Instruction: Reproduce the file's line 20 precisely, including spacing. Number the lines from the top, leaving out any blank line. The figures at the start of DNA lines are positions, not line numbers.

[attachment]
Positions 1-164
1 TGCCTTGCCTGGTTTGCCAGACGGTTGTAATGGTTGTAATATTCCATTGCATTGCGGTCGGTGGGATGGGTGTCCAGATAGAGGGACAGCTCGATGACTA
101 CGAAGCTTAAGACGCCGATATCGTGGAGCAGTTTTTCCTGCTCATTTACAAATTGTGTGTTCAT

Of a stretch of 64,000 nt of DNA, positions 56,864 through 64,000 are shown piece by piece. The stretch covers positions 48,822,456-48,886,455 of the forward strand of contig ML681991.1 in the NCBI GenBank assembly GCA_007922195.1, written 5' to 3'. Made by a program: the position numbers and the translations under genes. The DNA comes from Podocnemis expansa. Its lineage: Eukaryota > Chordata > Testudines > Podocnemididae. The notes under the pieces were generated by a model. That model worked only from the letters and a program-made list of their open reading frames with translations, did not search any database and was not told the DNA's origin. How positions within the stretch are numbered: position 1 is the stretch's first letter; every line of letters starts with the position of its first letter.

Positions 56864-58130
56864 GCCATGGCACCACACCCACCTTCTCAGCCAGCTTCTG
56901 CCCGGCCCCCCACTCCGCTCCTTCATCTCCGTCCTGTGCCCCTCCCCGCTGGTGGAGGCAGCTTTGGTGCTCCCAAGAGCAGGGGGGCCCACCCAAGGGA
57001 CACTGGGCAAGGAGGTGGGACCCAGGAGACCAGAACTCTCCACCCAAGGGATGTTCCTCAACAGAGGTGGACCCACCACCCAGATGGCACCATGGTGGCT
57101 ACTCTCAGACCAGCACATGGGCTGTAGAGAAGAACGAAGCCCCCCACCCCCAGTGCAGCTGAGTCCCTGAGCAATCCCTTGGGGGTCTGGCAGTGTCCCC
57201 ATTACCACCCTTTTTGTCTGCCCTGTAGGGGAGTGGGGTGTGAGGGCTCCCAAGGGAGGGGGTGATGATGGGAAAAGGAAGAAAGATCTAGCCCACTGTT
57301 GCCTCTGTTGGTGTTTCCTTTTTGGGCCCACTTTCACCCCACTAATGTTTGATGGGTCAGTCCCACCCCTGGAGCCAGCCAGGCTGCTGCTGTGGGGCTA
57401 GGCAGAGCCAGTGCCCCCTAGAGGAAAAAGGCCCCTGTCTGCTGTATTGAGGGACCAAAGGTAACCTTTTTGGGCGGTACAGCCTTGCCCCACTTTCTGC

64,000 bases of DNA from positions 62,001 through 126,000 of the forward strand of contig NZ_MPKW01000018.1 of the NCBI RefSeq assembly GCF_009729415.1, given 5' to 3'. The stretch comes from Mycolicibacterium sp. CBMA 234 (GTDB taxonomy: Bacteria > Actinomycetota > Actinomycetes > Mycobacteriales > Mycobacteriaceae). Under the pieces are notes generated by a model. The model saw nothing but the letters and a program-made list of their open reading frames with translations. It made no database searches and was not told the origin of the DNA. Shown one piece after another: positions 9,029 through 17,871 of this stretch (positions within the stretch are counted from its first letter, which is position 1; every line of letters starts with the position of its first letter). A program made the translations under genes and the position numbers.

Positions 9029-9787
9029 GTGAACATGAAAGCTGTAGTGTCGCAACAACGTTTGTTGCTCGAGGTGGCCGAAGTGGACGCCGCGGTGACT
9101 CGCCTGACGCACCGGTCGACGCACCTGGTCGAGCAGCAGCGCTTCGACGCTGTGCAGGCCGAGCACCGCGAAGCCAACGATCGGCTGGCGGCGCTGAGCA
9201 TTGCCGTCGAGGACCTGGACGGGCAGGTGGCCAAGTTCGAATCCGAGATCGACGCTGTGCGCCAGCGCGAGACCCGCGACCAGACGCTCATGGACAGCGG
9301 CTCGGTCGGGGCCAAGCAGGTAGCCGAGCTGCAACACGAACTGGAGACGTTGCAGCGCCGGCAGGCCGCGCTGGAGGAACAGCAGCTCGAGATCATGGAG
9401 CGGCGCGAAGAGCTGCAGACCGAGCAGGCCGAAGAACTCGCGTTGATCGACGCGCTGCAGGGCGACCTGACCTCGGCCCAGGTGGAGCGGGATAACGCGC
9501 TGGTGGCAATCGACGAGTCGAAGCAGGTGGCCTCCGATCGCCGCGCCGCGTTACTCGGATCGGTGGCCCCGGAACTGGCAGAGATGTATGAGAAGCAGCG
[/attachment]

9501 TGGTGGCAATCGACGAGTCGAAGCAGGTGGCCTCCGATCGCCGCGCCGCGTTACTCGGATCGGTGGCCCCGGAACTGGCAGAGATGTATGAGAAGCAGCG